the referenced MP is sealed and 
             the keytoken matches
         THEN
             add this MP to the list of MPs to which we'll be able to install
             remove this MP from the list of MPs that we want to install
             add it to the list of MPs that are already installed (since it will be)
             since the list of MPs to install has now changed, restart the main loop

If there are any MPs left in the list to install, it means that we weren’t able to resolve the references, so we won’t be able to install that MP.  Note that the failure can be for any reason, it could rely on an unsealed MP (I don’t want to discuss sealing here, suffice it to say that sealing an MP makes it immutable, this way we know the things that we rely on won’t change), the reference could be missing, it could require the wrong version, or it could have an incorrect KeyToken.   There really isn’t much automatic remediation that we can do, but we can report what went wrong.

So, now that we have a mechanism to put MPs in order, let’s see how it looks.


For our simple test, we’ll create 6 MPs, each one of them dependent on the next MP (from an alphabetical point of view). 

  1. SimpleMP.A depends on SimpleMP.B
  2. SimpleMP.B depends on SimpleMP.C
  3. SimpleMP.C depends on SimpleMP.D
  4. SimpleMP.D depends on SimpleMP.L
  5. SimpleMP.L depends on SimpleMP.M
  6. SimpleMP.M depends on System.Library

this means that the need to be installed in the opposite order, M installed before L, etc. 

First we’ll start by importing the XML file, since XML files can’t be sealed, we should get an error for every MP except the only one that can be installed (SimpleMP.M, since it relies on System.Library).

Now we can see where we have problems, and which MPs we can install.  Because I’m importing unsealed MPs, the references that I had can’t be satisfied.  Only SimpleMP.M can be installed, since it has only one reference to a sealed MP (System.Library).  Note also, that SimpleMP.L can’t be installed because it references SimpleMP.M which is unsealed.  The other MPs can’t be installed because their references aren’t there.  Now, let’s try this again with sealed MPs.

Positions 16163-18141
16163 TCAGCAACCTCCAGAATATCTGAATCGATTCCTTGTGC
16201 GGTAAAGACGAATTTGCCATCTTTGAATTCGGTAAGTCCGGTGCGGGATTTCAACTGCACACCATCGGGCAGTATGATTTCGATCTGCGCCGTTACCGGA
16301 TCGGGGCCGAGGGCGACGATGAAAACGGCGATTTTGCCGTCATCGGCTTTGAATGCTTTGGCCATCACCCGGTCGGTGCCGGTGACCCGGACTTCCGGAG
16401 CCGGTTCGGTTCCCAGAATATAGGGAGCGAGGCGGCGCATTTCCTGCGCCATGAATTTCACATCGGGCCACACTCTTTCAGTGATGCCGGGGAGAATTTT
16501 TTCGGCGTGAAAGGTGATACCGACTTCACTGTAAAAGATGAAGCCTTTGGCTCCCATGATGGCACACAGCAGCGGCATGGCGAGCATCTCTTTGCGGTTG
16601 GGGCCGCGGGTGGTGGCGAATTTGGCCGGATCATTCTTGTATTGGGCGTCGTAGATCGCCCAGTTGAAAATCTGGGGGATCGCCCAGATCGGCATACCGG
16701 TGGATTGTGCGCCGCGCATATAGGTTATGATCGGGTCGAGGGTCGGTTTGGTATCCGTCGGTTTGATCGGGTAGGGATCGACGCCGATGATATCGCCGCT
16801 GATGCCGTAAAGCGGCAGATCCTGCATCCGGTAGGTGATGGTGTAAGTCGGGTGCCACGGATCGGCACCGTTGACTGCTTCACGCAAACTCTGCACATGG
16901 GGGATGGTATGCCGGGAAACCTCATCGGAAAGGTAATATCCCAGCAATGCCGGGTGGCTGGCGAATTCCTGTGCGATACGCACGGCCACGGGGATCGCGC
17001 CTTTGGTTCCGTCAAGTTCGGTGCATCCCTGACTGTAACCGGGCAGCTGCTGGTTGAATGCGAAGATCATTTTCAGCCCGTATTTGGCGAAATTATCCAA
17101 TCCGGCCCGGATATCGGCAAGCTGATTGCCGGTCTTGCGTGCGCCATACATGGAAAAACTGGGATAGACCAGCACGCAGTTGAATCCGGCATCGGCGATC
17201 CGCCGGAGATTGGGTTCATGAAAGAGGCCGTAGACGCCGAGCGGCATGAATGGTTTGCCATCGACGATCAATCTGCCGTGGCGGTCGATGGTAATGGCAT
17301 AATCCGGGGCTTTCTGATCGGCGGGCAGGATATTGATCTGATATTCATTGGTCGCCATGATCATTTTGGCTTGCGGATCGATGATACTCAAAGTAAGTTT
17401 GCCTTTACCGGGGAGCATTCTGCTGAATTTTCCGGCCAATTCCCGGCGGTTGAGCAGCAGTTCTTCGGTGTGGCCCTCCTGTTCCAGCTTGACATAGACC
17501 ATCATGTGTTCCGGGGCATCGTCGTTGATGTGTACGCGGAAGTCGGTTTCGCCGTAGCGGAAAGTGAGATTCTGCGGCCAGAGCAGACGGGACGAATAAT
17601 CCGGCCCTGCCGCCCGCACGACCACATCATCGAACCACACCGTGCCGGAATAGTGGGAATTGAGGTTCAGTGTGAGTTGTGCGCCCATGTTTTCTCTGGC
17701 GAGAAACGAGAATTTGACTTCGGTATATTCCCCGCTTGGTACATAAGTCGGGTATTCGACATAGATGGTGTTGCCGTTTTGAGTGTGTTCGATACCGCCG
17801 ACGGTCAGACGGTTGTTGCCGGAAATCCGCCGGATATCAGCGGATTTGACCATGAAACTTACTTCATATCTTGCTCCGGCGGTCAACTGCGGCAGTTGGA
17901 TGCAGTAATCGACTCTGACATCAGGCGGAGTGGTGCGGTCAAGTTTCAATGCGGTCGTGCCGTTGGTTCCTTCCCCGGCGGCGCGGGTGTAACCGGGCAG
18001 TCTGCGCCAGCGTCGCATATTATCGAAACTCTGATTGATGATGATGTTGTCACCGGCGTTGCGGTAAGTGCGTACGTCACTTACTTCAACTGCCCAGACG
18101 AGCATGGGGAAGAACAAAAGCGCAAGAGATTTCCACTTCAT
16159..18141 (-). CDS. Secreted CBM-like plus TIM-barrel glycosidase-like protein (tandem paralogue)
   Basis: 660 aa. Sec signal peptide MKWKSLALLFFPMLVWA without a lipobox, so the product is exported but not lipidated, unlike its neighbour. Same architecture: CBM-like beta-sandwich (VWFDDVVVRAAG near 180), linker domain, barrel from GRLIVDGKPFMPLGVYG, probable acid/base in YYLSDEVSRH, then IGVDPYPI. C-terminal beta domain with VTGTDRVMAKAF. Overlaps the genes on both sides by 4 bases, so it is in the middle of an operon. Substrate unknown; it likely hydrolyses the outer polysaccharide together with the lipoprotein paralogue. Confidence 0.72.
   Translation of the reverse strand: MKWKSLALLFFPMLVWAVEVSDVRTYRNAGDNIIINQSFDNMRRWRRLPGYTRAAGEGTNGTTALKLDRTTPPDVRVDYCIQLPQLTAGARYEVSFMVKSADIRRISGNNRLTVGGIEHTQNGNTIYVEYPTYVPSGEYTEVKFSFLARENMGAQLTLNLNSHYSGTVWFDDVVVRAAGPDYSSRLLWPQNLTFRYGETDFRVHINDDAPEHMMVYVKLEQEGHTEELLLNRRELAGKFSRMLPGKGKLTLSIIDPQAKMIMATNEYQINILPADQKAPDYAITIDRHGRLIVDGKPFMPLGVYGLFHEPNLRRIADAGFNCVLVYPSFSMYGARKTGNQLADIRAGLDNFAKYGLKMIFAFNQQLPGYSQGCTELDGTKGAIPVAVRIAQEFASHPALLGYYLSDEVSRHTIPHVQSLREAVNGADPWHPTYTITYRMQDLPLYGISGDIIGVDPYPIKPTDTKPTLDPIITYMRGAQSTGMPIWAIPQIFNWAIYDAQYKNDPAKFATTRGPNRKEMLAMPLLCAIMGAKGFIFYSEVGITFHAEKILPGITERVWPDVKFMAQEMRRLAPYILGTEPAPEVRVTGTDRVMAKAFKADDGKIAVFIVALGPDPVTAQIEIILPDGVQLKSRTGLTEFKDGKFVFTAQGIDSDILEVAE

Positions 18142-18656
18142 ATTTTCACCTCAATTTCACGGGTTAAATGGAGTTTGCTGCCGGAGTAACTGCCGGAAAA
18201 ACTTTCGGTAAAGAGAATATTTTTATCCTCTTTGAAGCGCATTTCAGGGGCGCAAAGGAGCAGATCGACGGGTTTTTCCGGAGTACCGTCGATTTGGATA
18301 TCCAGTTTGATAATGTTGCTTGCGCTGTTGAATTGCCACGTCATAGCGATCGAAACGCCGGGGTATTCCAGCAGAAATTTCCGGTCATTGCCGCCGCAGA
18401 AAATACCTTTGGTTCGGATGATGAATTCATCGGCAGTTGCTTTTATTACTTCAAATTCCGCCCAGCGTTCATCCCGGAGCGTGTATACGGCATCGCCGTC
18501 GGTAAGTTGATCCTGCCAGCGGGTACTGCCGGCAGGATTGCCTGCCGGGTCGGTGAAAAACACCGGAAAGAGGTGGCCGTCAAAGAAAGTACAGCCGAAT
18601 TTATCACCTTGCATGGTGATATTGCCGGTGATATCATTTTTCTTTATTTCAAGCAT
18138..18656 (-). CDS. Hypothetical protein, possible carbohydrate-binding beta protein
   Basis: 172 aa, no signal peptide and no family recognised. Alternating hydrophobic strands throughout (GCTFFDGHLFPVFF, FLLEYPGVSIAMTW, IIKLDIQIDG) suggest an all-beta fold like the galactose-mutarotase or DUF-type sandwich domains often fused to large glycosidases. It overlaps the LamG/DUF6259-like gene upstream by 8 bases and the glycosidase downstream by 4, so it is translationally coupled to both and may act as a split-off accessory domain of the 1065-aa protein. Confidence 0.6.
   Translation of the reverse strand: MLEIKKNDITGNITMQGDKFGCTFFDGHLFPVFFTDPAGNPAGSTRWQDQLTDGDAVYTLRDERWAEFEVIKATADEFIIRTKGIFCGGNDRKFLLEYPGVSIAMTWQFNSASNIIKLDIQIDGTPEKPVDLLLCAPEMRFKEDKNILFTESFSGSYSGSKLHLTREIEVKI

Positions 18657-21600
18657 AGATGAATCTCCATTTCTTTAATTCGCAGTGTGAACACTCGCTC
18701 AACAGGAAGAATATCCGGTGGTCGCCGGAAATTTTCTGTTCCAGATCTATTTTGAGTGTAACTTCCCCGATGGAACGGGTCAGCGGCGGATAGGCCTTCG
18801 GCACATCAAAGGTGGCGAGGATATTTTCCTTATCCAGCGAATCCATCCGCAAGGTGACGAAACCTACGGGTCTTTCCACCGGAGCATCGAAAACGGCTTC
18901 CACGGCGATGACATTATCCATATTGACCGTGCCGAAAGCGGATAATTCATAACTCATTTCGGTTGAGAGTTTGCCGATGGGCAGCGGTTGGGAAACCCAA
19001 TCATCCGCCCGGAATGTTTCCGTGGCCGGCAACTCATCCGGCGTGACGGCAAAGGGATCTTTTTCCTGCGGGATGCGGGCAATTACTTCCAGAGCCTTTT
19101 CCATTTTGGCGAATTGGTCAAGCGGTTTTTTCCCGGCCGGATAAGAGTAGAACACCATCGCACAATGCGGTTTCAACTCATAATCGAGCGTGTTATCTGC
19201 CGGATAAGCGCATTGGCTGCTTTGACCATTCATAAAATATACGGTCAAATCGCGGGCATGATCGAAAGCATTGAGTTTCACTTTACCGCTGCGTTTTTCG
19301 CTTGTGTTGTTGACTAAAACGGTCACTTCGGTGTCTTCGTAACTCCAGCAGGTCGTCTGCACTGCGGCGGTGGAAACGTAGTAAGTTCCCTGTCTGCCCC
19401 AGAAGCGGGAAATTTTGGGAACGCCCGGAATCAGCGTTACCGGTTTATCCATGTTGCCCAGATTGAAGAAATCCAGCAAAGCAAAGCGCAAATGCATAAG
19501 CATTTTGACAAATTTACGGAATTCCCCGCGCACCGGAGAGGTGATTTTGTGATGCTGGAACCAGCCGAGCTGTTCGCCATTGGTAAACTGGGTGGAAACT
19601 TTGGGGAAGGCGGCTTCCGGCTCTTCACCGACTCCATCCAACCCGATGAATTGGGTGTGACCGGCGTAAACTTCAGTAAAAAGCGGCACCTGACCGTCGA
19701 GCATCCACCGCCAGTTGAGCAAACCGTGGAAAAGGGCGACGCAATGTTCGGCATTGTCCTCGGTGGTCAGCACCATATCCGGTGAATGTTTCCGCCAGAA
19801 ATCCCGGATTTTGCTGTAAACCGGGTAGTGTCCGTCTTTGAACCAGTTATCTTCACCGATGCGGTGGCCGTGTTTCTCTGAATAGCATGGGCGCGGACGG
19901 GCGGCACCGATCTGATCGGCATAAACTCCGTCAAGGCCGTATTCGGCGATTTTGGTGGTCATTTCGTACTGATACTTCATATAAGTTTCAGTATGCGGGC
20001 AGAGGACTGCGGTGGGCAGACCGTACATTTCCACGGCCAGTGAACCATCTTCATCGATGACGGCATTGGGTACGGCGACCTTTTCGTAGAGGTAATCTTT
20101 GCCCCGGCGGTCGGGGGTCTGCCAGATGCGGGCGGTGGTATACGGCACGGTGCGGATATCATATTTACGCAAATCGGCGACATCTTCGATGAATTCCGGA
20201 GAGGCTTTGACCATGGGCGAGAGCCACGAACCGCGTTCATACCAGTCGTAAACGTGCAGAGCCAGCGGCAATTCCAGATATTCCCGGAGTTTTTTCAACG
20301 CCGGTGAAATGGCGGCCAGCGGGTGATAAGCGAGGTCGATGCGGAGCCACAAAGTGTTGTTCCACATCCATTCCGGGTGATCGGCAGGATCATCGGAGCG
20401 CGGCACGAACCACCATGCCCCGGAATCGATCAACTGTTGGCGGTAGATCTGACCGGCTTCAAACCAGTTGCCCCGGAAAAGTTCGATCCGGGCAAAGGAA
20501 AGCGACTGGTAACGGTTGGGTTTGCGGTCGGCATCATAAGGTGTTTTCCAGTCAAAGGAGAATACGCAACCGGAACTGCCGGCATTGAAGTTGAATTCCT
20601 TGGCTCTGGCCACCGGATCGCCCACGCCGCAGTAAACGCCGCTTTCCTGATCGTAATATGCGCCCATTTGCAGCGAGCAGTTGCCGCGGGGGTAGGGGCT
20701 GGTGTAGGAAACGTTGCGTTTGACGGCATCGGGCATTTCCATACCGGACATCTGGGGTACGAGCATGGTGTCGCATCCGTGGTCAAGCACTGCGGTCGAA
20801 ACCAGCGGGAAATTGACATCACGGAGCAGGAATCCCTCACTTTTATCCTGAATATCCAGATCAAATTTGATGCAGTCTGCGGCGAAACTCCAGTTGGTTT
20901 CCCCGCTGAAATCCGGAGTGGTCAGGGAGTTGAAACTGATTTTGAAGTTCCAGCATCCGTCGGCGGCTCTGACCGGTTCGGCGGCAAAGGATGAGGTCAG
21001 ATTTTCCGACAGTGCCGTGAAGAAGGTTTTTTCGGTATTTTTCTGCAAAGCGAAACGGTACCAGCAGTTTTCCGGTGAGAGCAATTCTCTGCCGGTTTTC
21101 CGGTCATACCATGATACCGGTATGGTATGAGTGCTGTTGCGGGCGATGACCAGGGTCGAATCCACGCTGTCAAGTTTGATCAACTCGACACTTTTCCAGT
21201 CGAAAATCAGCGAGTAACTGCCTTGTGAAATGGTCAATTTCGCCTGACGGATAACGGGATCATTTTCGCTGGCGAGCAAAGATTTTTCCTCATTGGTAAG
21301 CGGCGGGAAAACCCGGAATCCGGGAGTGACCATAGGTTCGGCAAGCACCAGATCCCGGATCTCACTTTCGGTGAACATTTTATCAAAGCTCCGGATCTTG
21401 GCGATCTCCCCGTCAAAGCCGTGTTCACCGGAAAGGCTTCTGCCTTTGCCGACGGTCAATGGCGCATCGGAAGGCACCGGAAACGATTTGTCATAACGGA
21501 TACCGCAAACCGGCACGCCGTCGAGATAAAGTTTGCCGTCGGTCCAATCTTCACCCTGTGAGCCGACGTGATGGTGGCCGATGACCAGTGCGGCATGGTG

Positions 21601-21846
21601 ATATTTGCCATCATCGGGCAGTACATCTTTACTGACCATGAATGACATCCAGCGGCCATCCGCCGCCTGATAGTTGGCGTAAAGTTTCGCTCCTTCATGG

PS> Get-ChildItem *.mp


    Directory: Microsoft.PowerShell.Core\FileSystem::C:\test


Mode                LastWriteTime     Length Name
----                -------------     ------ ----
-a---          4/2/2009  12:49 PM       4608 SimpleMP.A.mp
-a---          4/2/2009  12:49 PM       4608 SimpleMP.B.mp
-a---          4/2/2009  12:49 PM       4608 SimpleMP.C.mp
-a---          4/2/2009  12:49 PM       4608 SimpleMP.D.mp
-a---          4/2/2009  12:49 PM       4608 SimpleMP.L.mp
-a---          4/2/2009  12:49 PM       4608 SimpleMP.M.mp

If we tried to import these MPs in alphabetical order, only the last one would succeed, so we could import them by creating a script which does the import explicitly, one at a time, but we can use our script to do it in one fell swoop.  This means that we don’t really have to work out the dependencies manually – automation – that’s the key!

PS> get-childitem *.mp|./Import-ManagementPack -whatif 
WhatIf: Importing Management Pack SimpleMP.M
WhatIf: Importing Management Pack SimpleMP.L
WhatIf: Importing Management Pack SimpleMP.D
WhatIf: Importing Management Pack SimpleMP.C
WhatIf: Importing Management Pack SimpleMP.B
WhatIf: Importing Management Pack SimpleMP.A

Wahoo!  Even though the MPs have dependencies in reverse to the order returned by get-childitem, they’ll be installed in the correct order.  Granted, this example is pretty simple and the dependencies are straightforward, however, this script should handle pretty complicated sets of dependencies.

When actually coding this script, I decided that I wanted to make sure that I could be a bit more flexible than what was strictly possible from within Service Manager.  So I added options to avoid checking for the correct version, whether the MP in the reference is sealed and if the KeyToken is correct.    You still won’t be able to actually import if some of these things are wrong, but you’ll see the order if everything was correct and proper.  I also added -Verbose and -Debug parameters as well as a -WhatIf parameter which allows you to not actually Import the MPs, but will tell you what order they would be installed.  The script it a little on the larger size (about 200 lines), so I’m not going to walk through the script in this blog, but the code is fairly well commented. 

Here’s a link to the script:

http://cid-7143da6e51a2628d.skydrive.live.com/embedrowdetail.aspx/PowerShellFiles/Import-ManagementPack.ps1

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Posted June 1, 2009 by jtruher3 in ServiceManager